By David Markham
Ilkley Tennis Club is one of the biggest in the north and head Groundsman Rod Wild is trying to ensure that all 14 grass courts are in prime condition ready for the target date for the start of the season on May 1st.
The highlight of the year at Ilkley is the open tournament, a week long British tour event from July 27th to August 3rd.
The club, which has more than 1,000 members also offers five indoor courts and six outdoor hard courts as well as squash courts and a fitness centre. The club is in a picturesque setting near the River Wharfe, but the proximity of the river poses problems and the Wharfe has burst its banks in the last month.
The floods have affected not just the tennis club but roads and homes near the river.
Rod, who has two assistants has worked at the club since 1980.
He said: "In winter we mend and service machinery and repair fencing. In dry weather during the winter we have been spiking the courts and getting rid of the bumps and holes, but it has been a wet winter. The Wharfe has burst its banks three times in the last fortnight, but the water was only deep once and there is no flooding now. Now we have got to wait until the courts dry so we can remove a lot of silt that has been left by the flooding".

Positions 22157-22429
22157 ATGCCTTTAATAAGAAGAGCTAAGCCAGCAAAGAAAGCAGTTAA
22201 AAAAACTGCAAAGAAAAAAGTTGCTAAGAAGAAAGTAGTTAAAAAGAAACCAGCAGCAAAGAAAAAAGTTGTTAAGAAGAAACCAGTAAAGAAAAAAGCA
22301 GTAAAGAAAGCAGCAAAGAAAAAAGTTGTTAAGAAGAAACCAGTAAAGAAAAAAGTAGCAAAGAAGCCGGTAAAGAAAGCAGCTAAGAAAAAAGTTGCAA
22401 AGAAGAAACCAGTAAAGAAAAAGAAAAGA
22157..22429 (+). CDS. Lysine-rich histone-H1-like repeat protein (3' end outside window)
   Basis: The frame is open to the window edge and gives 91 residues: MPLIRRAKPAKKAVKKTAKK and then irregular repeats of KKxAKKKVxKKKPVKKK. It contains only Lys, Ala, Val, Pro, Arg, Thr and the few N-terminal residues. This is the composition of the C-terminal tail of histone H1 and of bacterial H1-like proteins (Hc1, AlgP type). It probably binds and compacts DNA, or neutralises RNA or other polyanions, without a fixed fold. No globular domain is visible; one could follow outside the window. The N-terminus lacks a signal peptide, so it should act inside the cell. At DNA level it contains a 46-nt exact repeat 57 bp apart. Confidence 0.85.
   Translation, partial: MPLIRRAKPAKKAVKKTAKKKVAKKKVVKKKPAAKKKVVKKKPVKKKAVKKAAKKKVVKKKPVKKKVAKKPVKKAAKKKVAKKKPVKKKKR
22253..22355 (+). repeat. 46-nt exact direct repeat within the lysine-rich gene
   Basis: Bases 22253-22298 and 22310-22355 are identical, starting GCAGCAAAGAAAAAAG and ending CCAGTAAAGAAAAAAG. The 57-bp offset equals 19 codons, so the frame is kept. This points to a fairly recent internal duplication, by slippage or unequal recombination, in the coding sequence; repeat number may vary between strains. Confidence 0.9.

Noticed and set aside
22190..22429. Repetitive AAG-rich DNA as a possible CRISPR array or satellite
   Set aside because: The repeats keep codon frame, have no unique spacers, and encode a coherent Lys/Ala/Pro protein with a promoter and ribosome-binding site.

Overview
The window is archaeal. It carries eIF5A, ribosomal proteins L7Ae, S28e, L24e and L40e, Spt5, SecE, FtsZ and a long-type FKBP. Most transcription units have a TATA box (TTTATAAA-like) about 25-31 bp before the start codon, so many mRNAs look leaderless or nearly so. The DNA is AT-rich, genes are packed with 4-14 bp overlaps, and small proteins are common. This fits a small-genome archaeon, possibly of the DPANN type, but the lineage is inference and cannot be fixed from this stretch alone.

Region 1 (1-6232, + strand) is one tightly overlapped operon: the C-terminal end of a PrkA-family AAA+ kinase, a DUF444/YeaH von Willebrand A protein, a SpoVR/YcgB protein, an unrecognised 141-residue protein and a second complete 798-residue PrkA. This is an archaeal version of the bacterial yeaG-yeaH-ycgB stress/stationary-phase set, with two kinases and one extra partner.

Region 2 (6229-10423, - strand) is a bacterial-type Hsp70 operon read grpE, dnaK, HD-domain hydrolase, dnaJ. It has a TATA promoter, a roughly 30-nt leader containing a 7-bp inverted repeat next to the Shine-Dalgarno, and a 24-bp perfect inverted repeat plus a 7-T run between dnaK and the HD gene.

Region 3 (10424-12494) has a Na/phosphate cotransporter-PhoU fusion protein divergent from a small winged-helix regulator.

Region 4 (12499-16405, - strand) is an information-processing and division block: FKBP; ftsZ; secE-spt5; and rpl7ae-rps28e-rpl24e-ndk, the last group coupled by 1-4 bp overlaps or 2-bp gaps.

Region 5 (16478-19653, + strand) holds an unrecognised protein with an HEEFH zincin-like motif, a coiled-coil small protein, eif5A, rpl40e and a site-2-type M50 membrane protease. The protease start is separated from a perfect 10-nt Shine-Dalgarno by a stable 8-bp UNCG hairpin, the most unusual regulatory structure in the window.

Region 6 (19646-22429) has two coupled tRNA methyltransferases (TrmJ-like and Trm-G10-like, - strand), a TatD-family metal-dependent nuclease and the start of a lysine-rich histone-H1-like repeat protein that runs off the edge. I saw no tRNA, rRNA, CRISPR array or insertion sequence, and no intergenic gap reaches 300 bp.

Rod went on to say,"We use loam that we get from Surrey which we spread evenly over the surface to produce a bounce more suitable for tennis. The danger of the silt is that it produces a low bounce and we apply the loam that contains clay to give a better bounce. A clay based surface is good for tennis. If we use Surrey loam we need to apply it in the autumn, but conditions must be right. Unfortunately, the weather wasn't dry enough last autumn. We plan to have another try in October or November this year- after the grass court tennis season ends at the end of September.
At the end of the season there are worn areas in places along the base line where the players serve. We repair these areas by re-seeding, but in extreme cases we have to re-lay the worn areas which can be difficult to do because we need to establish a flat surface. We also carry out rigorous spiking and scarifying".